Here’s a little news story of direct interest only to people in Vancouver, but it’s pleasant and uplifting; made me smile and might please others too. And it gives me a chance to gloat a little bit.
The History · What happened was, partly in preparation for the Olympics coming here next year, several layers of government got together and built a big subway line (the Canada Line because the Feds paid most) from downtown through the airport, much of it along Cambie Street, very near where I live.
As a side-effect, the merchants along Cambie street pretty well got raped. The subway, which had been pitched as a bore-from-underneath project, suddenly at the last minute turned into a “cut-and-cover” project. Here are a couple of pictures from August 2007 that illustrate what “cut and cover” means.
You can just make out the awnings and signs of the businesses along either side. You can’t hear the continuous roar of heavy equipment or feel the endless grit and dust in your lungs and on your clothes. This state of affairs persisted for multiple years. As well you can imagine, business was not good. I wrote about it before in Going, Going, Gone.
The Court Case · It turns out that Susan Heyes, one of the victims, got mad enough, and was determined enough, to take three levels of government, the public-transit company, and the subway contractors, to court for damages. Today, she won.
Well, not entirely. She sued for misrepresentation, negligence, and nuisance, and only won on the nuisance count. Also, the various levels of government got off the hook, leaving the transit company and contractor holding the bag.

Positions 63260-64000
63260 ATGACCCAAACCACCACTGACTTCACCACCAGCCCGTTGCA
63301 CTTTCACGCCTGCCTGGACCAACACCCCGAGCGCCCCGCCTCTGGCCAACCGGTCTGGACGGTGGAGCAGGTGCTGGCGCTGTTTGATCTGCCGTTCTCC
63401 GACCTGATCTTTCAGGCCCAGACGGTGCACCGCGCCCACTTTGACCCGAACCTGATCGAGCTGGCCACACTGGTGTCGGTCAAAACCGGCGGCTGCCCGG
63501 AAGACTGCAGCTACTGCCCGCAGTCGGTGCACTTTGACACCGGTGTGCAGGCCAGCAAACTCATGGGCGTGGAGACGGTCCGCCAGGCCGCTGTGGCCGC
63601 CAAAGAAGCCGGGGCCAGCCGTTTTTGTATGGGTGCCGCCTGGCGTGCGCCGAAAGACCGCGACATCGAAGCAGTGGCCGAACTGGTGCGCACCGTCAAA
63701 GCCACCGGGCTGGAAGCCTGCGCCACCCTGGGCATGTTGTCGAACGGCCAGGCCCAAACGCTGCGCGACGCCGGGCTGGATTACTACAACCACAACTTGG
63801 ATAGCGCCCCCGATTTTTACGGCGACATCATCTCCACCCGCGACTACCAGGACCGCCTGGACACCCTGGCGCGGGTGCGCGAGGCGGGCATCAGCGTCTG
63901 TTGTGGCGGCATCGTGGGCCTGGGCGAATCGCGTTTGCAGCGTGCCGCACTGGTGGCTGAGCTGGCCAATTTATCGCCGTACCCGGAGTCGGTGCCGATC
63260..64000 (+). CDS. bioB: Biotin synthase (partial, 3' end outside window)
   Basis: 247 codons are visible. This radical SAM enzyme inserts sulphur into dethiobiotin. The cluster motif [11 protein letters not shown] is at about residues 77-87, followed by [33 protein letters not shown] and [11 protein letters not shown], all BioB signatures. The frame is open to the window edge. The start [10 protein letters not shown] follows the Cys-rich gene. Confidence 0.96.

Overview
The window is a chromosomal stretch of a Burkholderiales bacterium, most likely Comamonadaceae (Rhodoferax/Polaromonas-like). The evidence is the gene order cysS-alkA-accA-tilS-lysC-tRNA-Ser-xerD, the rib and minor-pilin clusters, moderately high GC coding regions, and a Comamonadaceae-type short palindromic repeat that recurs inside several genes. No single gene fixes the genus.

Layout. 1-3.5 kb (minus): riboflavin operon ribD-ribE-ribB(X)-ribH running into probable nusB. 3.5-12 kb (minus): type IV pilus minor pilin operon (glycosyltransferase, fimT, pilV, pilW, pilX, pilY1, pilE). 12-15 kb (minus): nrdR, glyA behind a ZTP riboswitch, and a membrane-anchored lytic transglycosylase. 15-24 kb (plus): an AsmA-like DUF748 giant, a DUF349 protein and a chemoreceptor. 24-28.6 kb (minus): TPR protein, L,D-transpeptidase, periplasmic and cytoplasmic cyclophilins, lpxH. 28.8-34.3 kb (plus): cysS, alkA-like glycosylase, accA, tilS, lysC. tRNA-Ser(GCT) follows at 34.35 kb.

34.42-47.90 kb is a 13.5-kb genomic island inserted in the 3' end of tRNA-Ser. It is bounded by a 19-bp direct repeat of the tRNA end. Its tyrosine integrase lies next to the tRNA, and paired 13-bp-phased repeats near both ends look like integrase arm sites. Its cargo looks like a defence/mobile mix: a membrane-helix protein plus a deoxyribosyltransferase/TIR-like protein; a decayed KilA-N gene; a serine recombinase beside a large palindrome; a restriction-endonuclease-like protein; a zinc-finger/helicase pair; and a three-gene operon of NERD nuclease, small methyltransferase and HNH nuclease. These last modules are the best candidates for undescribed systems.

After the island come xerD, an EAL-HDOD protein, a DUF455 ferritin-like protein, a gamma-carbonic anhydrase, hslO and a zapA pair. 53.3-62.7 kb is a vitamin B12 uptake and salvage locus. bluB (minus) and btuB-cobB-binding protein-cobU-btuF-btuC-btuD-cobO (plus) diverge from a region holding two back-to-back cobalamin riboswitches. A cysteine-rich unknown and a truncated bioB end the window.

I actually spent an hour today reading the whole 72-page PDF of the decision, and I have to say that Judge Pittfield, he da man! It’s remarkably lucid and readable; I’d sure hate to have to file an appeal against it.
Why This Makes Me Happy · First, it’s an illustration that the workings of justice occasionally line up with what you and I would consider common sense. The judge’s arguments concerning why, although Ms Heyes was arguably misled, this did not consitute “misrepresentation”, and while the experience was nasty, this did not constitute “negligence”, are pretty compelling. And the argument about “nuisance” seems to suggest that the legal and everyday meanings of that word are remarkably similar. Yes, the construction was a big damn nuisance, and apparently the law says, straightforwardly enough, that one party may not wilfully inflict a damaging nuisance on another without incurring some responsibility for the consequences.
(OK, I admit that the judge’s reasoning as to why the Federal, Provincial, and City governments got off the hook went too far into legal technicalities for me to follow.)
The second pleasing thing about this is that I’m reminded that, to quote David Brin, “I am a member of a civilization.” And in this one we have a legal system which, however imperfect, can be used by a shopkeeper to take on three levels of government and a huge company and deliver what smells to me like real justice. There are lots of places in the world where this could never happen.